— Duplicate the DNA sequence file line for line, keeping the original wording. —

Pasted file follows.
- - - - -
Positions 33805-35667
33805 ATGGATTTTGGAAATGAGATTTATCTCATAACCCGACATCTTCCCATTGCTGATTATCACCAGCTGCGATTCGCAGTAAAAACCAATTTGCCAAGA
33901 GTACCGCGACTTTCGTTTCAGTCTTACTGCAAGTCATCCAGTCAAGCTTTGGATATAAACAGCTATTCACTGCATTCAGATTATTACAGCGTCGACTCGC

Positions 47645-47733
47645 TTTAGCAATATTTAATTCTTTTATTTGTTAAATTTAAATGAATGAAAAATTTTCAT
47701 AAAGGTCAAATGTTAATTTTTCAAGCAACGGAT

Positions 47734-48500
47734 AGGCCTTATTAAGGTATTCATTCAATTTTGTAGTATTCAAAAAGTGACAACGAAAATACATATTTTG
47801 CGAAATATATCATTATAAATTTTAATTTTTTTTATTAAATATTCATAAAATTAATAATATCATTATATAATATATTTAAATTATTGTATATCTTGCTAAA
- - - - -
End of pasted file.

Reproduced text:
Positions 33805-35667
33805 ATGGATTTTGGAAATGAGATTTATCTCATAACCCGACATCTTCCCATTGCTGATTATCACCAGCTGCGATTCGCAGTAAAAACCAATTTGCCAAGA
33901 GTACCGCGACTTTCGTTTCAGTCTTACTGCAAGTCATCCAGTCAAGCTTTGGATATAAACAGCTATTCACTGCATTCAGATTATTACAGCGTCGACTCGC

Positions 47645-47733
47645 TTTAGCAATATTTAATTCTTTTATTTGTTAAATTTAAATGAATGAAAAATTTTCAT
47701 AAAGGTCAAATGTTAATTTTTCAAGCAACGGAT

Positions 47734-48500
47734 AGGCCTTATTAAGGTATTCATTCAATTTTGTAGTATTCAAAAAGTGACAACGAAAATACATATTTTG
47801 CGAAATATATCATTATAAATTTTAATTTTTTTTATTAAATATTCATAAAATTAATAATATCATTATATAATATATTTAAATTATTGTATATCTTGCTAAA